Barack Obama and Benjamin Netanyahu will hold a post-row summit Monday, hoping a massive 10 year defense deal will help them move beyond a bitter public fight that shook a decades-old alliance.
After acerbic clashes over the U.S.-backed nuclear deal with Iran, the two leaders will discuss a deal expected to be worth more than $30 billion which will include a string of advanced weaponry systems, officials said.
The deal will not be finalized during the summit and would only come into effect after a current accord expires in 2017.
But Obama and Netanyahu are expected to discuss commitments that could see Israel get more than the 33 hi-tech F-35 jets already ordered, precision munitions and a chance to buy V-22 Ospreys and other weapons systems designed to ensure Israel's military edge over its neighbors.
The weapons said to be under discussion reflect the prominence of Iran in U.S. and Israeli military thinking.
The F-35 is the only aircraft able to counter the S-300 surface-to-air missile system that Russia has suggested it may sell to Tehran.
Officials said Israel may also seek to ensure that other U.S. allies in the region do not get the F-35.
The White House has so far rebuffed Arab Gulf states' requests to buy the planes.
But while Israel has been offered some bunker-busting bombs, divisions over how to handle Tehran may put the sale of 30,000 pound "Massive Ordnance Penetrators" that could be used to target Iranian nuclear sites off the table.
"This is not something that has been raised in the context of the MoU discussions," said senior Obama national security aide Ben Rhodes referring to the deal, known formally as a memorandum of understanding.
Military experts say Israel's lack of bunker busting capability has limited Netanyahu's ability to launch a unilateral strike against Iran, effectively giving Washington a veto over military action.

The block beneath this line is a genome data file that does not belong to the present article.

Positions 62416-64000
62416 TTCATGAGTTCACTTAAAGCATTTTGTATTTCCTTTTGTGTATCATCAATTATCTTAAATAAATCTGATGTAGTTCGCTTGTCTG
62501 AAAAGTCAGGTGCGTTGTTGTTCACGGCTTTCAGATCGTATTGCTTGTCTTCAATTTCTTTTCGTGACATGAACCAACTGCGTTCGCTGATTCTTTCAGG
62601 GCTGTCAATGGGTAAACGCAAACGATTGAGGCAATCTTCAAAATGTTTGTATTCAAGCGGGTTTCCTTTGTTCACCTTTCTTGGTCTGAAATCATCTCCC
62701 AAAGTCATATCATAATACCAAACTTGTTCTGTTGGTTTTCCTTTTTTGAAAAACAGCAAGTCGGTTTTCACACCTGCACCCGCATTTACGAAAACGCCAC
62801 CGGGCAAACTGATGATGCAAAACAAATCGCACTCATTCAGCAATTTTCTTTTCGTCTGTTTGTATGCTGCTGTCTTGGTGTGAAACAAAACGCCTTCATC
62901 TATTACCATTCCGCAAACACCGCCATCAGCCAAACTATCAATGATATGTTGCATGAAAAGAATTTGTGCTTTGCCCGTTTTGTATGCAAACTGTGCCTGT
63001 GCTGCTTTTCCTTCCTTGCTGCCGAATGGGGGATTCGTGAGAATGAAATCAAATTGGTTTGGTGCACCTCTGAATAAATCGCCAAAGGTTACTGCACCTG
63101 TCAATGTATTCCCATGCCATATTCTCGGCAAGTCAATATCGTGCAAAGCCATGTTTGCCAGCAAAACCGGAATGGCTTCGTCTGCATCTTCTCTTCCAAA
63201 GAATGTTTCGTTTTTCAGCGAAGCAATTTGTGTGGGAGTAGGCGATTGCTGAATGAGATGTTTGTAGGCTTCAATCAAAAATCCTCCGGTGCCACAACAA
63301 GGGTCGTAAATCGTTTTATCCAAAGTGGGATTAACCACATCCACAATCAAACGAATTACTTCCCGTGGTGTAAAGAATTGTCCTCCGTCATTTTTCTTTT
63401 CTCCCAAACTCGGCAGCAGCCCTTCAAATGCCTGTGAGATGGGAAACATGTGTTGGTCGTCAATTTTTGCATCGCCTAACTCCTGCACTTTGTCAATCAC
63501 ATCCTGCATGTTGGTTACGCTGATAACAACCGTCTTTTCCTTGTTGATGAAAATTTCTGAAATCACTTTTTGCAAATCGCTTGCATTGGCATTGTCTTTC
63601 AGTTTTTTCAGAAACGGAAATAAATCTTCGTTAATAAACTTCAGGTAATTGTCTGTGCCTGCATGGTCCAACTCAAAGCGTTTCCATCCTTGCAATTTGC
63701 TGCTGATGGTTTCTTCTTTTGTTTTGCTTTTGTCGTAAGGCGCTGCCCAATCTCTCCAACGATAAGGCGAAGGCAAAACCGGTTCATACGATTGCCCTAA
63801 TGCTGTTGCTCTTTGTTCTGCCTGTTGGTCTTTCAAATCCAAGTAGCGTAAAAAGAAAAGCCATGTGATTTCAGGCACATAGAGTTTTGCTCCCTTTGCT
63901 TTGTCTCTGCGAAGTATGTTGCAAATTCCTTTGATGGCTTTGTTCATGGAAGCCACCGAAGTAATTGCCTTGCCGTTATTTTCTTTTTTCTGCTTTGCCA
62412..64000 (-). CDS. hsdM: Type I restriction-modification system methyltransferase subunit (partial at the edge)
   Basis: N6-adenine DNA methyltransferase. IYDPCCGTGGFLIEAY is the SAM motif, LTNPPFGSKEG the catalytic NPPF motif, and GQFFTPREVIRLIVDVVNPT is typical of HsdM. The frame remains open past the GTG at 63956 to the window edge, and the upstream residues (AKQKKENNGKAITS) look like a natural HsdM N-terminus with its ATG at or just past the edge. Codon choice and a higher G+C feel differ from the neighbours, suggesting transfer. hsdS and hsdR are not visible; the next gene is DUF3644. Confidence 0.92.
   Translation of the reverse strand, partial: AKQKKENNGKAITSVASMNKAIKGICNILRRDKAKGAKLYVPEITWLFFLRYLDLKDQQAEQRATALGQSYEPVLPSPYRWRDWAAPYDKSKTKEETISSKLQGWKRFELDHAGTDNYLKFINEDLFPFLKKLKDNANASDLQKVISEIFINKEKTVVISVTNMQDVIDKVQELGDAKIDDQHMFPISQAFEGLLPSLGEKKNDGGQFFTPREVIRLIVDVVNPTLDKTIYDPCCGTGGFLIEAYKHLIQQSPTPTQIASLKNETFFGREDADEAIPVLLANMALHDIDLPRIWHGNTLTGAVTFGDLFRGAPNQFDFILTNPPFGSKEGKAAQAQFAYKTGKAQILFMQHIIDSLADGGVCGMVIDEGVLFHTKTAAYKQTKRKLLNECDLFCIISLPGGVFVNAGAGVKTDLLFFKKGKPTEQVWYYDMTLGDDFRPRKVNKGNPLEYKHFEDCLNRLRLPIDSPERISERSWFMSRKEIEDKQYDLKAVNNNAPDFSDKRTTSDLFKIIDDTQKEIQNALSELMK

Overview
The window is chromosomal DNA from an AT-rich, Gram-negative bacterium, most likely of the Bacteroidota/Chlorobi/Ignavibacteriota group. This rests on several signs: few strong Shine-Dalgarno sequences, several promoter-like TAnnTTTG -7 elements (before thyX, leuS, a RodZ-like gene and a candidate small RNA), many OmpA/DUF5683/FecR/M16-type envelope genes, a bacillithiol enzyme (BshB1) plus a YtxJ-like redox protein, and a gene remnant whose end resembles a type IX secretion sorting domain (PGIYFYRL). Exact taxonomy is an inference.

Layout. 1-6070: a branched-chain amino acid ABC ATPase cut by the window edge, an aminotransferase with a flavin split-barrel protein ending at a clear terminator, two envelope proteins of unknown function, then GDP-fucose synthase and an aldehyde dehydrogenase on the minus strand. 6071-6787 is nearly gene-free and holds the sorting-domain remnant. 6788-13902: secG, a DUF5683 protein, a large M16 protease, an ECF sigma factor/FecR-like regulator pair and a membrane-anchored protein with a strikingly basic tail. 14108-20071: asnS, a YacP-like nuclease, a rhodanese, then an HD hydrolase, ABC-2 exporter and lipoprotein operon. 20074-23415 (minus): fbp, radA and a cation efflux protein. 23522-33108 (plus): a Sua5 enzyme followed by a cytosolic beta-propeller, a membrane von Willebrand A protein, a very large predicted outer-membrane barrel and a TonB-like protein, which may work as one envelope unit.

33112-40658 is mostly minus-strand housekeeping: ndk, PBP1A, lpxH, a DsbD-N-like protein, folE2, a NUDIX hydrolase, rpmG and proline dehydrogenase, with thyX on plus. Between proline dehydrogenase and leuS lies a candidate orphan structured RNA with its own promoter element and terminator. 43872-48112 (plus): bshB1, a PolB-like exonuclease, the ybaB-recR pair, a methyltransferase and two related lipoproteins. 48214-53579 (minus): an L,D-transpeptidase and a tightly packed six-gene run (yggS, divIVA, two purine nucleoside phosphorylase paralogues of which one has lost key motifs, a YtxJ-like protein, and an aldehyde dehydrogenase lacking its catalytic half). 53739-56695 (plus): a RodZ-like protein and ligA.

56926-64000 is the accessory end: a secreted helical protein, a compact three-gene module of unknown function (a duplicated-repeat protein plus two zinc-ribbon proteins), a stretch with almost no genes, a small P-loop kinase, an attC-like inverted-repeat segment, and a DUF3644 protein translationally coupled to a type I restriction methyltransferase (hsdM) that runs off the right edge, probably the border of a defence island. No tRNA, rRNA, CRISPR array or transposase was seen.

The visit, Rhodes said, "would be an opportunity to discuss and hear from Israel its assessment of its security challenges and the related security needs it has... whether it is something like the F-35 or a variety of others."
During his last trip to Washington in March, the Israeli prime minister found the door of the White House slammed firmly shut, with Obama refusing to meet him.
The White House had been infuriated by Netanyahu's decision to appear in Congress at Republicans' invitation and urge US lawmakers to vote against a deal to curb Iran's nuclear program.
Obama views the deal as a signature achievement that will close down Tehran's pathway to getting a bomb.
The Israeli leader publicly and stridently opposed a deal, describing it as a "stunning, historic mistake."
He will try to make amends in part by addressing the Center for American Progress, a Washington think-tank with close ties to the White House and the Democratic Party.
Israel could still be a help or hindrance to Obama in keeping the deal on track, ratcheting up domestic pressure on the White House should Iran stall or falter on implementation.
Some commentators have called for Israel and the United States to set up a formal joint implementation mechanism, a move that would infuriate Tehran.
Amid an uptick in violence between Israelis and Palestinians, Obama will also be looking for Netanyahu to recommit to a peace process centered around a two-state solution, which he seemed to shy from during a recent election campaign, much to Obama's chagrin.
Rob Malley, the National Security Council coordinator for the Middle East, said Obama would look to hear ideas from Netanyahu about how to move the process forward.
"The President has said we have to reach a realistic assessment that there will not be a comprehensive final status agreement in the remainder of his term, and there likely may not be meaningful negotiations between the two sides," said Malley.
"Given that reality, which is a new one, how does the prime minister himself see Israel going forward?"
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